My Personality Is a Problem: Jafar
If you know (or are) a know-it-all, read on.
Jayotta's brother Jafar is constantly telling her she's wrong. "He corrects me on child-rearing, he corrects me on cooking, he corrects me on defrosting meat, using computers, purchasing vehicles, which toothpaste makes your teeth the whitest, which toothpaste freshens your breath the most. He corrects me on what names to call my kids, on how to pronounce my children's names," says Jayotta. "I am an intelligent, educated, and articulate woman with a master's degree in clinical social work. He just makes me feel really dumb and I'm tired of it."


Jafar, who graduated from Stanford with a master's degree in mechanical engineering, says he's "definitely much smarter than the average person." As for why he tried teaching physics to Jayotta's 2- and 3-year-old in an effort to get them to stop jumping on the couch, he says, "I like to inspire my nieces and nephews to think and broaden their horizons."


Jayotta asks, "Dr. Phil, how can I break through my brother's know-it-all attitude and get him to acknowledge my intelligence?"

If Jafar's comments leave Jayotta questioning her own intelligence, Dr. Phil says, Jayotta has only herself to blame. "That's your choice. He can't make you feel the way you feel. Only you can," Dr. Phil tells her, "and you need to stop letting some tedious bore cause you to feel badly about who you are."


Turning to Jafar, Dr. Phil says, "I'm not concerned about whether you're right or not. I'm concerned about your need to be right."


Jafar explains that as a young child he was placed in remedial classes, so, he explains, "I kind of had a vested interest in demonstrating that I'm not an idiot.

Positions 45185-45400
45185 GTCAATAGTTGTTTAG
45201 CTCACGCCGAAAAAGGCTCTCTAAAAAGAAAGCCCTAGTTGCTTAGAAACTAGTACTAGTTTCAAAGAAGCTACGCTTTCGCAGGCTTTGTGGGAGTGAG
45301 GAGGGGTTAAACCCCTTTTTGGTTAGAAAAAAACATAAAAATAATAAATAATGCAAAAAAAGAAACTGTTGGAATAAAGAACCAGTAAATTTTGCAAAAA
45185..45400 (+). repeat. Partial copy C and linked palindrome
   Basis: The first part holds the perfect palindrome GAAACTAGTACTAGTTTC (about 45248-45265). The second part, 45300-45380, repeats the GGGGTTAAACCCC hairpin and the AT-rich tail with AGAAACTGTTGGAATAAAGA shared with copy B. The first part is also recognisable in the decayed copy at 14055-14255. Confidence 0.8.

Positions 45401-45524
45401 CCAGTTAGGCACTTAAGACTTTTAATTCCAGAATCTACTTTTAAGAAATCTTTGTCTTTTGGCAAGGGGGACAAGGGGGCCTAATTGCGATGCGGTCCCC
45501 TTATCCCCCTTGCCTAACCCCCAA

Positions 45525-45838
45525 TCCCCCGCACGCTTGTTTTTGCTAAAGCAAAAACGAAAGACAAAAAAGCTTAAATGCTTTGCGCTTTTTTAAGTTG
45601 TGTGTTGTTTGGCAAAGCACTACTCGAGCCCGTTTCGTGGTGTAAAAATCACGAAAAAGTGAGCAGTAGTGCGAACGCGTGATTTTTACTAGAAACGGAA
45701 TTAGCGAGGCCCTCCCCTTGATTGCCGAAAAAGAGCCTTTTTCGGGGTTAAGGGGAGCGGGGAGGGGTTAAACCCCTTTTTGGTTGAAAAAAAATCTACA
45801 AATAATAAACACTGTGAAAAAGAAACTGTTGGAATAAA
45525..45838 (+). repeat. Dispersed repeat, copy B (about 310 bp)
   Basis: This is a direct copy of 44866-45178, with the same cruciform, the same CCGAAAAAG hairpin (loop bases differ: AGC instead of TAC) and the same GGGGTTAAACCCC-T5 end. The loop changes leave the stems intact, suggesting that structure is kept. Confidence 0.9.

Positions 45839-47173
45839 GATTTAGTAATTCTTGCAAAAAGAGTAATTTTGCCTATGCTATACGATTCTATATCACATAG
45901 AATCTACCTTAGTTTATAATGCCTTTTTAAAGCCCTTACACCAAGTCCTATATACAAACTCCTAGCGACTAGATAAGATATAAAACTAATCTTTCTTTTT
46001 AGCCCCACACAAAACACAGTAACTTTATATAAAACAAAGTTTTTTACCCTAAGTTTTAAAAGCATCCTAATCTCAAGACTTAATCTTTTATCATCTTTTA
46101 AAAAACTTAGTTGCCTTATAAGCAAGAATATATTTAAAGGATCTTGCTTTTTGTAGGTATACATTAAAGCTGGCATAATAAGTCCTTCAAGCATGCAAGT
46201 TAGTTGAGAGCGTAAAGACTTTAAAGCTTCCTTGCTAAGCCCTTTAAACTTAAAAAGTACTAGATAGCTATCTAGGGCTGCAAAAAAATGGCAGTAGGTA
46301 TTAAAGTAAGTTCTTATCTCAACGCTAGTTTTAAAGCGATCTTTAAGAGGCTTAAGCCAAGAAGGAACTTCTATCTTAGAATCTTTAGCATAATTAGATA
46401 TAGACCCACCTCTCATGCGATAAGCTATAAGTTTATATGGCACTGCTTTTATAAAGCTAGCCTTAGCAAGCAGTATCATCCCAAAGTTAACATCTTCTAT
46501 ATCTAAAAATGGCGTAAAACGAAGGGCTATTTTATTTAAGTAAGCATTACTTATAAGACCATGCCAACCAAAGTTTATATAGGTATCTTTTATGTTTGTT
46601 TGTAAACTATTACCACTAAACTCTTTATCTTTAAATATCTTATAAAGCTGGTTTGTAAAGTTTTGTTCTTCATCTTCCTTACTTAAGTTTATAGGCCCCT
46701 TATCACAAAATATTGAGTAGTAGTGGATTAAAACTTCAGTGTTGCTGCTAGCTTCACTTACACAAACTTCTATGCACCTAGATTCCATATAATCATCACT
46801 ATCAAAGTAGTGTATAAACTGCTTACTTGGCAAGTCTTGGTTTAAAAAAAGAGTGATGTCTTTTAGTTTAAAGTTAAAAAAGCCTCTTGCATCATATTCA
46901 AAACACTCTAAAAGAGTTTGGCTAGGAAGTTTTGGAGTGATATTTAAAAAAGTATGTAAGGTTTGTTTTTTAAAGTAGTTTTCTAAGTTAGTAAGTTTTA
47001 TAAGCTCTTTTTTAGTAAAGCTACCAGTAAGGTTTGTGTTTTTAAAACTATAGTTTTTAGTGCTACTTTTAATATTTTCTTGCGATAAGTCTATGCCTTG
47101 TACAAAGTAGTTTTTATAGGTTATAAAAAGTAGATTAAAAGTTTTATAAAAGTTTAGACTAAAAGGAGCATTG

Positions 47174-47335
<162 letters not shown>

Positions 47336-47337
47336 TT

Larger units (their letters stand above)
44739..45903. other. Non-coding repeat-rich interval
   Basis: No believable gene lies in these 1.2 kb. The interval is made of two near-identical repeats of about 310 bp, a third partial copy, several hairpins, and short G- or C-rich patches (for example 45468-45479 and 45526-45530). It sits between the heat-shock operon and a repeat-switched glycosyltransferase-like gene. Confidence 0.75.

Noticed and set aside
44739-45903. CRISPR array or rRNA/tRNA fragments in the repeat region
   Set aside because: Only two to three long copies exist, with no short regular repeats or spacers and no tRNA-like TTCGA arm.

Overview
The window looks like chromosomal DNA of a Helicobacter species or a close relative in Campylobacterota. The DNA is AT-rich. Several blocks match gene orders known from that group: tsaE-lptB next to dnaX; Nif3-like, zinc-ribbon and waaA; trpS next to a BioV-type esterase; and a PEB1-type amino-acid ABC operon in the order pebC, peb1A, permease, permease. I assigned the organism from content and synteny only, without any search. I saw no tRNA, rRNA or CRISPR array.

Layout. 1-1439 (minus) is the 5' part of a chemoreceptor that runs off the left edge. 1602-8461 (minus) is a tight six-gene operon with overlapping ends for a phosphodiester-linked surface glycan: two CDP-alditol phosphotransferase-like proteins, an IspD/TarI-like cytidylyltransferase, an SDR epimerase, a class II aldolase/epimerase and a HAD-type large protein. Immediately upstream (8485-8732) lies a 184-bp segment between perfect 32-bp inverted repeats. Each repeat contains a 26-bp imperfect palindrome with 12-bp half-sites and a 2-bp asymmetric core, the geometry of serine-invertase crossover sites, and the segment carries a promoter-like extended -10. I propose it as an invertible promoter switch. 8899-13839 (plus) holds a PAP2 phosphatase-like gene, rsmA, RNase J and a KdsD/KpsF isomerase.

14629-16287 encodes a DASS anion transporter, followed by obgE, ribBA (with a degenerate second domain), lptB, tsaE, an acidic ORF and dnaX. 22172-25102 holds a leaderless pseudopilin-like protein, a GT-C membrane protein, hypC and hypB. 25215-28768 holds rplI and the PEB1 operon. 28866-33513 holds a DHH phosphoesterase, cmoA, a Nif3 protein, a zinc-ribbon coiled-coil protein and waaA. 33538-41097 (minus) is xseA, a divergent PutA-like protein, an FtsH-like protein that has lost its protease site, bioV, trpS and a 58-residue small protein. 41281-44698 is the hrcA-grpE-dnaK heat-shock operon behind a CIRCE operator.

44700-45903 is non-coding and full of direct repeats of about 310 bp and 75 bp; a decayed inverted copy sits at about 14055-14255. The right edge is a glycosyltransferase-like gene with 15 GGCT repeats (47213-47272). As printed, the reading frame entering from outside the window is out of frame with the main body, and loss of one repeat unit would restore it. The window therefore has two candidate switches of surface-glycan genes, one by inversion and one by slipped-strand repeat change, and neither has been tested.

"Well, how long you do you have to play catch up? And at what point do you stop being controlled by the fact that you were misdiagnosed as a child?" Dr. Phil asks.

 

There are different kinds of intelligence, Dr. Phil explains, and perhaps Jafar's social IQ is not high enough for him to realize that he's alienating people around him and condescending to them. Jayotta agrees, pointing out that Jafar avoids having relationships by hiding behind his know-it-all and condescending ways.


Before offering advice, Dr. Phil gives Jafar the benefit of the doubt, saying, "The only saving grace here is your brother is truly a nice guy!"


Then he suggests that Jayotta set a boundary. "I want you to make a deal with your brother that you only give her feedback and advice if and when she asks for it, and at no other time are you permitted to express your opinion," Dr. Phil says. "If whe wants your advice, feedback or input, she will ask for it. Unless and until she does, shut up!"